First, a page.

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A few steps away from where I write are my other keyboards, and I pause during the workday to refresh my brain and loosen up my fingers and arm muscles with a piano workout.

Music has been an integral part of my entire life, starting with two musical parents, plentiful access to music at home, and lessons. There was, at age 8, a short time in Westmont, NJ with a nun as a teacher and
Teaching Little Fingers to Play as a text. And there was less than two years in Port Washington, NY, around age 13, but I learned chords and at least how to read treble clef (thanks, Joseph Kenny, Queens, NY, wherever you are!).

Mostly, though, I had a good ear––close to perfect pitch at one point––able to reproduce melodies and figure out chords and progressions.
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When I was 13, a cousin's boyfriend (he was in a band!) showed me some Ray Charles licks. At 14, a friend gave me a Jerry Lee Lewis album. I learned & got competent enough to start forming bands at 15––"The Audios" and the "Centurians." Dig that.
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We played at dances, influenced as much by Chuck Berry & early Elvis as the Beatles.
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We played at the 1964-65 New York World's Fair three times!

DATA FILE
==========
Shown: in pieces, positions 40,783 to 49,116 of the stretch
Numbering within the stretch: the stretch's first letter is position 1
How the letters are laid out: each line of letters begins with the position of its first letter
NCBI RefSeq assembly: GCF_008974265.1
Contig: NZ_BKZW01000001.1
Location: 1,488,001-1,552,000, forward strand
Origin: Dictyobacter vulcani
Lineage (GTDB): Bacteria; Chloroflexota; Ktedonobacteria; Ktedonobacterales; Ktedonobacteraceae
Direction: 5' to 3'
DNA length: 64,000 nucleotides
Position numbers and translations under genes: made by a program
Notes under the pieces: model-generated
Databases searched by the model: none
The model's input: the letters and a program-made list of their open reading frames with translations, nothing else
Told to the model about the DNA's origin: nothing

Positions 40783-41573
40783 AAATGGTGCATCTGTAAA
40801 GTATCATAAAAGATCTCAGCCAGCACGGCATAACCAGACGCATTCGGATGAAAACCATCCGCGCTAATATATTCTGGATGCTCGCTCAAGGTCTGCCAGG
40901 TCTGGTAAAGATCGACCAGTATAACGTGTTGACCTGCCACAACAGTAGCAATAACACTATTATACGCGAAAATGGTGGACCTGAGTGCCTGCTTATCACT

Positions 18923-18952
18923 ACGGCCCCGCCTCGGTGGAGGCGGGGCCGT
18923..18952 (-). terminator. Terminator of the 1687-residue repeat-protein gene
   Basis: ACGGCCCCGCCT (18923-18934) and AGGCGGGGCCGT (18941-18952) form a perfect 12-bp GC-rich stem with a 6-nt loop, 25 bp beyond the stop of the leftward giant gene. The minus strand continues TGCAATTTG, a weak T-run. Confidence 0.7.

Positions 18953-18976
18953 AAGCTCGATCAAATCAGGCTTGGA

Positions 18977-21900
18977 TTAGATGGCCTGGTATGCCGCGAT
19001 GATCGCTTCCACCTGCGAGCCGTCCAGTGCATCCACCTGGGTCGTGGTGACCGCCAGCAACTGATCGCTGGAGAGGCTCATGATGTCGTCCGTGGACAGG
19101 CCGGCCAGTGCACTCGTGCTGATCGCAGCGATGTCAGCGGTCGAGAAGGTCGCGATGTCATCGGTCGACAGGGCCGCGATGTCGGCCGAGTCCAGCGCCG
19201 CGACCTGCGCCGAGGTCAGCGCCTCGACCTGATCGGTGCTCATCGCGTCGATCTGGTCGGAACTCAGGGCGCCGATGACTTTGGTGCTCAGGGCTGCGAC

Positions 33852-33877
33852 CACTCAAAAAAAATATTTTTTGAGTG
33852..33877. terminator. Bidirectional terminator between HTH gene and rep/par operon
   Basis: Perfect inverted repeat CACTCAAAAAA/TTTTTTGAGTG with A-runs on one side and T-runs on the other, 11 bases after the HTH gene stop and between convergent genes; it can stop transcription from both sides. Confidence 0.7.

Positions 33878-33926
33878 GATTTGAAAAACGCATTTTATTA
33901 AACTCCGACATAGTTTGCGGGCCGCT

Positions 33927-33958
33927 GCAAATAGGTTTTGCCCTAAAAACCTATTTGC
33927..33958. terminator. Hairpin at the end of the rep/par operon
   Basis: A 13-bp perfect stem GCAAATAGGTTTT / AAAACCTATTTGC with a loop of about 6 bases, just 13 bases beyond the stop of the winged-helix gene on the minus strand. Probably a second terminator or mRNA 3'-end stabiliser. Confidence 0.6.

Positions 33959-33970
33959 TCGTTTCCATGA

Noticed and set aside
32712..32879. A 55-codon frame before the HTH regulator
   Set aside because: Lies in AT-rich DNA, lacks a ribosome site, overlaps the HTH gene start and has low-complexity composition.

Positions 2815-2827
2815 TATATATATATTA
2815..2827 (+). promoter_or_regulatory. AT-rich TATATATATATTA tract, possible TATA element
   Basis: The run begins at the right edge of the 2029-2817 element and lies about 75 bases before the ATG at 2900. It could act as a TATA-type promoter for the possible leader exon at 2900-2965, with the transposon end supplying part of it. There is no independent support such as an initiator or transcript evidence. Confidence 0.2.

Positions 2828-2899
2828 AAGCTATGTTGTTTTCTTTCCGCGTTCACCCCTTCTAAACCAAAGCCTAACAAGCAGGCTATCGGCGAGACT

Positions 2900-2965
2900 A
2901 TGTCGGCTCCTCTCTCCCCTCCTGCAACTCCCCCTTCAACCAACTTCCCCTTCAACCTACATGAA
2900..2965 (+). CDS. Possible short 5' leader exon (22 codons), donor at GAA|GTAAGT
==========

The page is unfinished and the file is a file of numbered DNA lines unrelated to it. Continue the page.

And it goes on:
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At Boston University and in the city at large, I connected with many musicians who loved roots music. For a few years we had a weekly jam session going, and we all learned from each other, lending records and sharing what we learned. Some of the 18-19-20-year-old musicians at that time were James Montgomery, Bonnie Raitt, Jeff Baxter, Ronnie Earle, Bob Margolin, Rich "Rosey" Rosenblatt, Bob McCarthy, Josef "Lizard" Idoine, Jeff Lyle, David Broderick, David Epstein, Mark Harvey. And many more. With all the Boston-area schools, and clubs, and outdoor events, there were always places to perform. And all the acts we saw, time after time! Muddy Waters, B.B. King, Junior Wells, Buddy Guy, James Cotton, Fred McDowell, Mance Lipscomb, Arthur Crudup. Not to mention the rock groups (Hendrix, Cream, Joplin, the Dead, Who, Sly, BS&T, Spirit, Cold Blood, Allmans). What a heady time!
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I was in a bunch of formal but short-lived blues bands, but in senior year of B.U. I joined my pal from first day of freshman orientation (when we skipped the lecture on Alfred North Whitehead and the meaning of education). James Montgomery was from Michigan, and was forming a band that would go through many permutations over the next (gulp) 40 plus years; he's still going strong--find him on YouTube--one of the hardest working musicians I know. I was his first keyboard player. Here we are at a '71 antiwar concert moved into BU's Marsh Chapel when rain appeared. Later that afternoon at the Boston Common we played before thousands, just before Sen. Ted Kennedy spoke. The crowd didn't want us to leave, and let the Senator speak only after promising that we'd come back to end the rally with more music. Talk about a peak experience. (Thanks, Michael Dobo, for giving permission to use the photo!)

Personnel from left: David Bain (p), Tom Principato (g), Chuck Purro (d), James Montgomery (h, v), Bill Mather (b), Larry Carsman (g).
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James and I had a reunion with our old drummer friend Chris Coon, Brattleboro, VT, 2010